Anyone who has owned a lulav set knows the difficulties in keeping the aravot fresh for the entire chag. The etrog, haddasim, and lulav generally survive with little maintenance, but the aravot invariably dry and disintegrate by at least the 5th day, leaving behind a messy trail of leaves. In fact, some people specifically purchase two sets of aravot and switch in the middle of the chag to avoid any halakhic problems of the aravot drying out on Sukkot.
However, for the rest of us who are either cheap or don’t want to grow our own there is that annual question of what is the best way for keeping aravot fresh for the whole chag?1 As you’d expect with Jews we’ve got several different theories. So far these seem to be the favorites I’ve heard:
- Water + plastic bag and refrigerate.
- Wet towels + tinfoil and refrigerate.
- Wet towels only and refrigerate. Quoth Yossi, “You gotta let ’em breathe.”
Question for the day: What’s your favorite method?
1. Cute and quickie devar torah: The aravot represent those who lack Torah and good deeds (Vayikra Rabbah 30:12). Just as the aravot demand extra effort to keep them fresh, so too we must put in the extra effort to keep those individuals in the community.
Cute dvar torah. I assume the analogy does not carry over to wrapping them in paper towels.
Speaking of paper towels, I don’t know why people do that. Everyone I see in shul unwrap their lulav from paper towels has mold on their lulav and a bunch of brown leaves stuck to the paper towel.
My method, which works very well, is to remove the hadasim and aravot from the lulav and return them to the plastic bag that the aravot came in (or the lulav bag). I sprinkle a few drops of water into the bag to retain the moisture, fold over the bag, and put it in the fridge. If you use the chinese-finger-torture-style lulav holder, don’t take the hadasim and aravot out of the holder – they rip off the leaves. Personally, I don’t use it, but rather tie three loops directly around the 3 minim. I buy an extra set of aravot, but usually don’t need them. In fact, the moisture in a bag method is so effective that one year (it may have been cold out) I kept everything fresh simply by putting the whoe thing back in the lulav bag and tossing it in the back seat of the car.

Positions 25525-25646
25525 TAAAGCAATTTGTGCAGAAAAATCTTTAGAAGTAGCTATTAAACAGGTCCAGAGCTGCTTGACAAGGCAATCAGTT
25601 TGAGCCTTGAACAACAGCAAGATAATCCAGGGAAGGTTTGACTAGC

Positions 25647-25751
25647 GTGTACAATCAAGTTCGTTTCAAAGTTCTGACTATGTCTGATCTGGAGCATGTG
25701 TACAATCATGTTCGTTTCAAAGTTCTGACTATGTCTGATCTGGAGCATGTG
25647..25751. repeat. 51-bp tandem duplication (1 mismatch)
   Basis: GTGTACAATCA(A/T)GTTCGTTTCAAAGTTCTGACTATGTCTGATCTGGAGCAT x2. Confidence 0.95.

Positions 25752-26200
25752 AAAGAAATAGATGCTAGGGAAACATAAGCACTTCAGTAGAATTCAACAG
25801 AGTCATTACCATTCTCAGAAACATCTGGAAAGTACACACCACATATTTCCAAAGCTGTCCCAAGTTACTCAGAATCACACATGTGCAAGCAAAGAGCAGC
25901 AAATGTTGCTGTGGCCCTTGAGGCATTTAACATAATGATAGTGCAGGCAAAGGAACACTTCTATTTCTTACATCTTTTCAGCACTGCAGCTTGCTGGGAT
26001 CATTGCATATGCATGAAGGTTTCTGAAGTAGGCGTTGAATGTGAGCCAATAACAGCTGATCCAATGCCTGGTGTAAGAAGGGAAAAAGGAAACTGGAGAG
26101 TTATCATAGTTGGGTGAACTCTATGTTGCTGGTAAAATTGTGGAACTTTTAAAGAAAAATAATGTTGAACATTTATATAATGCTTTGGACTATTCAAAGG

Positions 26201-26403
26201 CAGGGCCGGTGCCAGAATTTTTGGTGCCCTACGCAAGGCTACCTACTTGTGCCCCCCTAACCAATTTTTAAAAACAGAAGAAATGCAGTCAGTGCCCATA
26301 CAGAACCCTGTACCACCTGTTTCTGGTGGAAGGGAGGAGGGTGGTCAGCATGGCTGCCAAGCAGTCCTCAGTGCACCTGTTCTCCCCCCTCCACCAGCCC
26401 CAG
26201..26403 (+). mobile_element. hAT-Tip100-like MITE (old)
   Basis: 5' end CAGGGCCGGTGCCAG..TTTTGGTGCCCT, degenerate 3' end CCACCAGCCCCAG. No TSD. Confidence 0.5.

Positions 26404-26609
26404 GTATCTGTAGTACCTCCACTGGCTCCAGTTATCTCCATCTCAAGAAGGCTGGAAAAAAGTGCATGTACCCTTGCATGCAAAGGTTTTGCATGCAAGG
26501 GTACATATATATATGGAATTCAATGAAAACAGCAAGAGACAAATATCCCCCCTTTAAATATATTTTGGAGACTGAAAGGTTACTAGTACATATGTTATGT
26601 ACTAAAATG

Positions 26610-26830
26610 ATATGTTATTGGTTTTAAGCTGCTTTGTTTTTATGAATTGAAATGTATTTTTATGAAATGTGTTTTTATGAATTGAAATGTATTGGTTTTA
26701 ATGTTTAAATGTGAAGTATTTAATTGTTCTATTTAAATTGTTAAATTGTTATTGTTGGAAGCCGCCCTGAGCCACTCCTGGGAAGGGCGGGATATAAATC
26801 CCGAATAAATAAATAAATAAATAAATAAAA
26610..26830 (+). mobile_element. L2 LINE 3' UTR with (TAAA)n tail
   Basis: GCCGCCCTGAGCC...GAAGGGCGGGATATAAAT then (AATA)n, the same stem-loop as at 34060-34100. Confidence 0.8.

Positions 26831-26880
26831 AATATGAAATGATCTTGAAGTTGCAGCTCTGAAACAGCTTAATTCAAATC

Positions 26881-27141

BTW – in terms of option 1, I’ve seen people put them in a lot of water, like you would with cut flowers. I don’t think this works as well as surrounding them with a bit off moisture, beucase this keeps all the leaves from drying out, rather than relying on the dead twig to feed the moisture up to the leaves.
I’ve been using 1″ diameter clear plastic tubes with rubber caps for several years with great success. One brand of hadassim is sold in these tubes (Malchus Hadassim, I believe) if you can’t find them any other way. Put one aravah in each tube and refridgerate them between uses. The tubes foster condensation which keeps the aravos fresh without causing them to mold or brown from direct moisture.
I think my father uses the wet paper towels + tinfoil method, so that’s what I use. You have to take the aravot out of the holder and put them in the fridge separately. If you do that, there’s no mold problem.
My roommate leaves them in a glass of water on the counter, like you would with flowers. The dead twig that Ben mentioned is no more dead than the dead leaves, and osmosis or whatever draws the water from the twig into the leaves is probably still working.
Interms of adding the little cups to the bottom of the aravot–could that be baal tosif, b/c you are adding to the agud? It occurs to me that adding another aravah would be baal tosif, but I’m not sure.
I refrigerate in paper towels and tinfoil, and regularly (1-2x/day) spritz the leaves with fresh water…
Yes, I am a bit obsessive, but I take a perverse pride in having nice aravos in my daled minim come hoshana rabba ;-)